Raphaëlle Delaunay, a mixed-race dancer who attended the Paris Opera School of Dance and danced with the company from 1992 to 1997, said Mr Millepied was right to raise the issue.
“I never wanted to add to the controversy over the lack of diversity in our institutions,” she wrote in an email, saying she had been forced to bleach her skin in some roles, ridiculed for having the frizzy hair and being told she was paranoid when she objected. “I abandon this position today to do justice to the reforms carried out by Millepied.” She added: “Bravo! Of course, it is polemic; a polemic that many consider unnecessary because the Opera has ‘welcomed’ diversity. But quoting the few dancers who are of Vietnamese, Moroccan, Algerian or other ethnic origin , she added, “it’s a bit like saying ‘I have a black friend’ against an accusation of racism”.
Mr. Millepied also got into trouble because of his remarks about the quality of the company’s dancing in the classics. In the documentary “Relève”, broadcast in December on the French television channel Canal Plus, he says he does not want the corps de ballet to serve as wallpaper, but to dance as individuals; a widely circulated comment as an example of rudeness to dancers. He also pointed out in the documentary that the Paris Opera Ballet is not the best classical company in the world as the press here commonly asserts.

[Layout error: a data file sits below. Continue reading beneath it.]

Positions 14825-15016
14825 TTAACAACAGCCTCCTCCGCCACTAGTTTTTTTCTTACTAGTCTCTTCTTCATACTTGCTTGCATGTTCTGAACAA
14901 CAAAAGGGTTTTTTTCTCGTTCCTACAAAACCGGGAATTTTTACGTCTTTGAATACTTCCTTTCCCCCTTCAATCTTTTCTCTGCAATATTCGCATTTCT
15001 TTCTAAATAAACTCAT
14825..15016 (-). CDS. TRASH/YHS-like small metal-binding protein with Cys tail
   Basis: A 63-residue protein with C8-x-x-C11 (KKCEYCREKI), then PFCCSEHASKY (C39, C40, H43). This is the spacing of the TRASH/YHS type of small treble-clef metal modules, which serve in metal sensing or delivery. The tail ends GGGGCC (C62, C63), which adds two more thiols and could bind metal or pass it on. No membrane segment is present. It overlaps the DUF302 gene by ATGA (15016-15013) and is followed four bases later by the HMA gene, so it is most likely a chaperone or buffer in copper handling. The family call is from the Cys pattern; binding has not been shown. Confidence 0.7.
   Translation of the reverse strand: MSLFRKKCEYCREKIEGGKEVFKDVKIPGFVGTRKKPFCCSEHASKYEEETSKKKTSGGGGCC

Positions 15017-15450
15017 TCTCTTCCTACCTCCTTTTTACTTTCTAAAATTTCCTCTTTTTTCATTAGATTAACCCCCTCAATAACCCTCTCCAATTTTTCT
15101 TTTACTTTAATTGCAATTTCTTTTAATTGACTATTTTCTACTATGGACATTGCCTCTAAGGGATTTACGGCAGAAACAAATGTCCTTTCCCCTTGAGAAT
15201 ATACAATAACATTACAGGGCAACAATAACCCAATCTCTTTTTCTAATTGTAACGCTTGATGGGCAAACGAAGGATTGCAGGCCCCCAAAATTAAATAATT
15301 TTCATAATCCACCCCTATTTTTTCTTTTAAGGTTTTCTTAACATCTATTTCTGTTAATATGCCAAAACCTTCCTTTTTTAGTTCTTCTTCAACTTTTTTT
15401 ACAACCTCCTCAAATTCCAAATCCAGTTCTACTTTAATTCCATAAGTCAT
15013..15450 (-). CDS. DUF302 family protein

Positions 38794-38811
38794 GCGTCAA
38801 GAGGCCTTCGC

“When I arrived there was too much of that attitude,” he said on Tuesday, “and my goal was to see top-notch performances. I’m not against people being together and in line, as I keep reading. But we’re not the Rockettes. He added, “In every company there’s a bunch of upset dancers, but that’s not the majority,” he said “I didn’t have a bad reaction at that time.”
Mr. Millepied is not the first director of the Paris Opera Ballet to quickly get into trouble. Roland Petit’s mandate lasted less than six months. John Taras and Claude Bessy made it a year; Violette Verdy and Rosella Hightower three years old; Rudolf Nureyev a stormy six year old. Ariane Dollfus, a journalist who wrote a biography of Nureyev, said Millepied wanted rule changes similar to Nureyev’s. “These dancers have been protected and cocooned since they were children, and Millepied and Nureyev are people who have taken care of them. A dancer at the Paris Opera cannot grasp the idea of being independent.
Mr. Millepied said he hoped to continue to have a close relationship with the company. “There is a beautiful ballet tradition here, with charm, musicality and elegance,” he said. “I really wanted to revive the great tradition of French ballet.”